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Partners the key to unlocking SME sales

Vendors want to increase SME sales and Billy MacInnes knows that working with the channel is the only way to achieve that goal

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Every time I see a headline about such and such a vendor targeting the SME market, I can’t help feeling that it sounds like good news for partners. Not so much for large-scale partners selling to enterprises and larger businesses, obviously, but for the 80% who do the 20% of business with smaller companies.

If a vendor is serious about reaching SME customers, then it has to be commit to working with partners to get to them.

Of course, the level of seriousness that vendors attach to the SME market corresponds to the level of revenue they can obtain from customers in that segment. For many, their business (and focus) is still dominated by big deals with large customers. So while they may talk about the SME market, their words might not be backed up by actions.

This is where partners come in. There’s a temptation to think of partners as gatekeepers to SME customers, to view their trusted advisor status as a means to funnel product to smaller businesses. If vendors can gain their attention, the argument goes, they are halfway to getting their products into the SME market.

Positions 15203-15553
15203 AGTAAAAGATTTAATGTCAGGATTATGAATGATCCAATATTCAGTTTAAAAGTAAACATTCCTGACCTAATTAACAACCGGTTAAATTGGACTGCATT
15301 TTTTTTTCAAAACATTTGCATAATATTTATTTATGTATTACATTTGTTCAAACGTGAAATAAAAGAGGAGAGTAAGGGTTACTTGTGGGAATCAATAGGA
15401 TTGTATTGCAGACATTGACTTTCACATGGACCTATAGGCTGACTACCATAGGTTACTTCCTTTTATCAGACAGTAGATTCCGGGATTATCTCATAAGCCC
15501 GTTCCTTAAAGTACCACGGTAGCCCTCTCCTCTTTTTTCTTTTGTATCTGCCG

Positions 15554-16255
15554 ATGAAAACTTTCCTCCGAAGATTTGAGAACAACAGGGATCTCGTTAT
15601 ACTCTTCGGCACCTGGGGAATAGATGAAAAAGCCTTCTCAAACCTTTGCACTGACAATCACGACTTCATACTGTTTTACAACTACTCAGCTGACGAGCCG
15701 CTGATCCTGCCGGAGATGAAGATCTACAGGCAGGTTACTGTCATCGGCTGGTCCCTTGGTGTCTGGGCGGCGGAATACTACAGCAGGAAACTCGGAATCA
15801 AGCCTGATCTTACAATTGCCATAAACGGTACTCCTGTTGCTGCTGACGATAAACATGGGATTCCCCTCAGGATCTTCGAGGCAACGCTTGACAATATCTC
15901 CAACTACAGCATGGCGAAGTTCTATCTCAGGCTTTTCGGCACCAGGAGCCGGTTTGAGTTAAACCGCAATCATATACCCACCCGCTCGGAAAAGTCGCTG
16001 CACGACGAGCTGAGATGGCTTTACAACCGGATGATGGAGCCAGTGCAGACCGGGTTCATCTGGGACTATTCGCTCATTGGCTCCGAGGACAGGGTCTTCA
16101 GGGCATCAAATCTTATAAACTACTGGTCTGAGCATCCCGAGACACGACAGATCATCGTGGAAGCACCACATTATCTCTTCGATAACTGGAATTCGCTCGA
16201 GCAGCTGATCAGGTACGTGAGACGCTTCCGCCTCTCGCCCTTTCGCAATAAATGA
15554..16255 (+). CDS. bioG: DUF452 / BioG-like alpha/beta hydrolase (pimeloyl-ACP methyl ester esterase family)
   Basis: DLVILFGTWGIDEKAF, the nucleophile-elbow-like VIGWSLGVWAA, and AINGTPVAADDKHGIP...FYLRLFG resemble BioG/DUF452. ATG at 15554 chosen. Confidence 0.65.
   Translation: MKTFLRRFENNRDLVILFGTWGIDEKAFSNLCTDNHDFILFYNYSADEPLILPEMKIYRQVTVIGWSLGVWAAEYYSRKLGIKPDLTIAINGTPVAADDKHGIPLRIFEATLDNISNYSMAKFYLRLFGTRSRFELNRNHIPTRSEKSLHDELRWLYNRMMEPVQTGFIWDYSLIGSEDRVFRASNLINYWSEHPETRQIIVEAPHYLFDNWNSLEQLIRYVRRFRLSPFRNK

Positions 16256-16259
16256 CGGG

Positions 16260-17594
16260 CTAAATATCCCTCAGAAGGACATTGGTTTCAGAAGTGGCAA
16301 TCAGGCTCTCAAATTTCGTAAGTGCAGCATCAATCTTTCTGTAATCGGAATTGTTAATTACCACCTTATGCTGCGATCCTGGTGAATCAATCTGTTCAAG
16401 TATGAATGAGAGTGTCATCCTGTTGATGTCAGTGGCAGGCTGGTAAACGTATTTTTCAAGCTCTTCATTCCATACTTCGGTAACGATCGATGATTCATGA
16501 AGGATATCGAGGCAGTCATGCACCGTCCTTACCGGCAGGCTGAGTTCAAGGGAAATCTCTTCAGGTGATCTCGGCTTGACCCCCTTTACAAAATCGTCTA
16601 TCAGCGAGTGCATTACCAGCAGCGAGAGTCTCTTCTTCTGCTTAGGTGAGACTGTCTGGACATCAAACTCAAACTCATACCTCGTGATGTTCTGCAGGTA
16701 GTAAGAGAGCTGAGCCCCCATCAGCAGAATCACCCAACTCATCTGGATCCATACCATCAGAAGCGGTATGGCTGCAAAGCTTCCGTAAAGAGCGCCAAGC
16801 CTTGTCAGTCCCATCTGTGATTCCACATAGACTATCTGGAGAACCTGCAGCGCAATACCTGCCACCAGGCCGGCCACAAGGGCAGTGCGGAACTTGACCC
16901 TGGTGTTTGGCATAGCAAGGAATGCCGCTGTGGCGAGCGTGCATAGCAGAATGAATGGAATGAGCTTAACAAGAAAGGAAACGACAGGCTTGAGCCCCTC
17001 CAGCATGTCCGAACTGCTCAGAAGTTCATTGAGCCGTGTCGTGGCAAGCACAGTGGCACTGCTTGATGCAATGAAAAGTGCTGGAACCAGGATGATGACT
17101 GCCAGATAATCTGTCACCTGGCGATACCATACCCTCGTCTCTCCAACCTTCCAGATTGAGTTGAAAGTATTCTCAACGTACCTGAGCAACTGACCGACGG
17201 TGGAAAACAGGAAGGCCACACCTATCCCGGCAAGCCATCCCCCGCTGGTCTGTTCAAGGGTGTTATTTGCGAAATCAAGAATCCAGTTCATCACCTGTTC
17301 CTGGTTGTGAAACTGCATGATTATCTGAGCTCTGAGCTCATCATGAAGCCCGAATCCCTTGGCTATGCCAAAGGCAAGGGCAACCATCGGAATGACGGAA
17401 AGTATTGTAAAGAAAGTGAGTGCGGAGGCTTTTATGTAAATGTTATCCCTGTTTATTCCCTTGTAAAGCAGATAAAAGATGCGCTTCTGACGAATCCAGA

And that’s true in so far as it goes. But if you forget the actual sales process for a minute (which is hard for vendors, I know) and look at why partners have become trusted advisors to their customers, it’s because they have been able to make technology work for SMEs. The badge or label on the product or software or service isn’t as important as what the partner can make it do for the SME.

This means that the partner can often act like an interpreter for the technology by taking the hardware/software/service from the supplier and applying it in a way that best suits the customer. The vendor may have a particular view of why the technology should be marketed to SMEs but the partner uses its knowledge of the customer and the customer’s requirements to apply it in the most effective manner.

Vendors don’t have the resources to do that work themselves. Many of them, by virtue of their size, wouldn’t be able to speak the language of small businesses anyway. They’re just too big.

Many partners are SMEs themselves, so they can see things in pretty much the same light as their customers. They understand what they’re looking for. And because selling and supporting IT is their main business, partners can see the merits or otherwise of the technology that vendors are trying to sell into SMEs.

Channel businesses aren’t perfect and they can be persuaded into marketing technology that isn’t necessarily the best suited to SME customers but that’s usually when they fall victim to viewing themselves as a sales funnel for vendors and lose sight of their real role. There’s a reason why they’re called channel partners.

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